COLUMBUS, Ohio -- Kentucky signee Landon Young wasn't happy with his visit to Ohio State. That doesn't sit well with Buckeyes coach Urban Meyer, who let his coaching staff know about his disappointment while also defending the way his program recruits.
Meyer responded Tuesday to Young's comments to SECcountry.com that he was "treated like crap" during a recruiting trip to Ohio State, and the coach was turned off by comments detailing why the offensive tackle wasn't offered early in the process. Meyer conceded that his staff may have missed on their evaluation but stressed that there weren't any other complaints from the targets on their board last year.
"I did read it. We have a lot of respect for him as a player, a lot," Meyer said. "I was very disappointed in our staff that we didn't offer him earlier. Then about the treatment thing, we don't do that on purpose, if that's his feelings. I went back and talked to our staff about it.
"We don't want that to be happening, but that was one [recruit] out of 650 saying 'Someone has treated me bad.'"
Young, a four-star recruit from Kentucky, made it clear as he detailed his conversations with Meyer and the process as a whole with the Buckeyes that he felt like he was the one mistreated recruit from the last cycle.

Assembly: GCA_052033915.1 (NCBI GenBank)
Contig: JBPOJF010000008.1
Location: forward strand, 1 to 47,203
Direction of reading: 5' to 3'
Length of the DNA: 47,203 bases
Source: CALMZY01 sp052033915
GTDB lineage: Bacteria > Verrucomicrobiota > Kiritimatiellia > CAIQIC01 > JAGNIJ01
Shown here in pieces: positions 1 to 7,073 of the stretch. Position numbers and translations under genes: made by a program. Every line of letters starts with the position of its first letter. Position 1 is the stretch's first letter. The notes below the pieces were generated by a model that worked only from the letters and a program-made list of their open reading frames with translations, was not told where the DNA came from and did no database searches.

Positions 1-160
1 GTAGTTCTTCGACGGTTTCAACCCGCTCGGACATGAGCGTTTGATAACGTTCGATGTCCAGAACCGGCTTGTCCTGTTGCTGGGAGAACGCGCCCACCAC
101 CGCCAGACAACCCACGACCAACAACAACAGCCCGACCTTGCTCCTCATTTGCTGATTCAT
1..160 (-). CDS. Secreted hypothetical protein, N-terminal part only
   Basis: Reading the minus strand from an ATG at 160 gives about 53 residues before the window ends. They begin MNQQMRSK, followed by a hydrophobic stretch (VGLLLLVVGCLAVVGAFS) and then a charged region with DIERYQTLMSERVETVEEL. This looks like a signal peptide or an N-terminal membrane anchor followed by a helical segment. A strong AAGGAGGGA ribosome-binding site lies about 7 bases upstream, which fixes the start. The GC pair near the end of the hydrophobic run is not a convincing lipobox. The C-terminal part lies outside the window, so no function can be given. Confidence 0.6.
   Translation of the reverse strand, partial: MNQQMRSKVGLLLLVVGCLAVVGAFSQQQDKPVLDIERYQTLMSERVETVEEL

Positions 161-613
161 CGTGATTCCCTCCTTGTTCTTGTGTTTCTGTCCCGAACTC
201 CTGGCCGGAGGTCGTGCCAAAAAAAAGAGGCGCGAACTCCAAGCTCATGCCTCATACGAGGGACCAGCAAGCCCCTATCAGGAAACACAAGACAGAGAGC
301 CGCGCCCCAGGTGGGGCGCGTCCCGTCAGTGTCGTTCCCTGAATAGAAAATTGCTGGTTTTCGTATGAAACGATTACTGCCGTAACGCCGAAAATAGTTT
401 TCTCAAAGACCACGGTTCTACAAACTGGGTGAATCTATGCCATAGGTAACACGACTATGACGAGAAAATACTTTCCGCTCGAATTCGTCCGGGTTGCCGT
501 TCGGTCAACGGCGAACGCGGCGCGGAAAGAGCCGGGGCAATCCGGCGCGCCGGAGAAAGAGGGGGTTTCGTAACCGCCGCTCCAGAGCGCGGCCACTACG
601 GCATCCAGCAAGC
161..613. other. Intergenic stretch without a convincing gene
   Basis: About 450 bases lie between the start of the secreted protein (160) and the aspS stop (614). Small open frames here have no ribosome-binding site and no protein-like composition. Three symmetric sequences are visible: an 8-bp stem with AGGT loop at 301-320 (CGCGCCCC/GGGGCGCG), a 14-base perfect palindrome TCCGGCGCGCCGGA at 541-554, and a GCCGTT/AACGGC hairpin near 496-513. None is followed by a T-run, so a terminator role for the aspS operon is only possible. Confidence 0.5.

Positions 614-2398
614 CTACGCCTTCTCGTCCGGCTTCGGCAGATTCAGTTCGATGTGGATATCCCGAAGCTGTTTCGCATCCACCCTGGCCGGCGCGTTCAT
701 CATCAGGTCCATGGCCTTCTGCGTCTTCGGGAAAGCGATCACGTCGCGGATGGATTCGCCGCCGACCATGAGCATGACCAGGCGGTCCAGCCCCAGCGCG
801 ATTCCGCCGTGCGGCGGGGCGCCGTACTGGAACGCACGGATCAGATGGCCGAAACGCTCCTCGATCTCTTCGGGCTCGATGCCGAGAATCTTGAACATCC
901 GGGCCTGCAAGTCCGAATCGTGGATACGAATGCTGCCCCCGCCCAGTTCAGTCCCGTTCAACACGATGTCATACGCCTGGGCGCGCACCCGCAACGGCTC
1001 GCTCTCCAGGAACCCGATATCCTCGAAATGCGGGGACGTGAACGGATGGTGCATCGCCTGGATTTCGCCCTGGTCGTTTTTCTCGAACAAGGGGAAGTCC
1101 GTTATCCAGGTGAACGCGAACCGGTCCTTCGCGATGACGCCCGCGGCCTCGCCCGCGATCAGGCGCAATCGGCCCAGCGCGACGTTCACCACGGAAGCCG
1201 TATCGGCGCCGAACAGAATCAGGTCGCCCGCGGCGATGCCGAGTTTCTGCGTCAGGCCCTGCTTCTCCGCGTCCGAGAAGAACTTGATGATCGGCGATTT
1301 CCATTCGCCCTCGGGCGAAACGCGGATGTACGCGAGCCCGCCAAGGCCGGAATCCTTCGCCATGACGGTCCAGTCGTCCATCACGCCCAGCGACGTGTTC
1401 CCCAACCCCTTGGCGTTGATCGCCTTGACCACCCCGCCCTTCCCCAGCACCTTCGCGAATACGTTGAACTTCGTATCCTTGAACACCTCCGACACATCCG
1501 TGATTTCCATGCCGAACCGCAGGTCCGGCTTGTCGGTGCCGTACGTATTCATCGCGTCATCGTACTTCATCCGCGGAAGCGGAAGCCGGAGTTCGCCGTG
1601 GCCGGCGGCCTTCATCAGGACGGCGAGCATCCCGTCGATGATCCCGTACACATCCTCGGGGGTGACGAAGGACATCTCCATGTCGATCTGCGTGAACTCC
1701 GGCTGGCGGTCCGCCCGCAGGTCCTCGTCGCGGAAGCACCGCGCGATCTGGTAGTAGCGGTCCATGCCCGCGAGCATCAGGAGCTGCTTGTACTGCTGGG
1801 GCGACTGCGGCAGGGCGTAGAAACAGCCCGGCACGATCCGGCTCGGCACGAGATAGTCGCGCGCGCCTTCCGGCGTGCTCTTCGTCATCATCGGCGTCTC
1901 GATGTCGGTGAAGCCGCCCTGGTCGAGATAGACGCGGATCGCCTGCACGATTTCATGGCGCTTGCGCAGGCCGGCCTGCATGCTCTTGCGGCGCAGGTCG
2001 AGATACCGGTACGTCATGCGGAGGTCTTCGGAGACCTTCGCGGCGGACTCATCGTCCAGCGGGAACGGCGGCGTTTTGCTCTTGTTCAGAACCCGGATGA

Ultimately he decided to stay close to home after also weighing offers from Alabama and South Carolina, becoming the highest-rated player in a Kentucky class that ranked No. 35 in the country.
"I was at Ohio State having a private meeting with Urban Meyer," Young told SECcountry.com. "They had treated me like a piece of meat, just treated me like crap. By that time, I was a four-star tackle. ... He said, 'Well, if you look back at that time, you were how big?' I said, '6-7, 270, just like I am now.' He said, 'Well, you were an insubstantial tackle, an insubstantial player,' so he was saying I [didn't] even amount to being able to be recruited by Ohio State as a four-star tackle.
"He said, 'Now what offers did you have?' I said, 'I had my one from Kentucky,' and he said, 'Well, you were an insubstantial player with insubstantial offers from an insubstantial school.' That sort of put me on a bad note because that's the team I'm committed to. He called me a bad player at that."
Meyer said he has looked into the mistreatment allegations with the rest of his staff, but he disputed the notion that Young wasn't good enough for Ohio State and made it well known the program valued his skills as a blocker and thought highly of his talent.
It may have taken Ohio State longer to realize his potential than it did a few other schools, though, and that also was addressed with everybody involved in the recruitment.
"We did not offer him early," Meyer said. "When we did want to offer him afterwards and felt like he was a great player, I think we missed on him early on and I was very upset with our coaching staff and the recruiter in that area and the position coach.
"That's the way we do our business here. Yeah, we did address that -- I don't want that out there."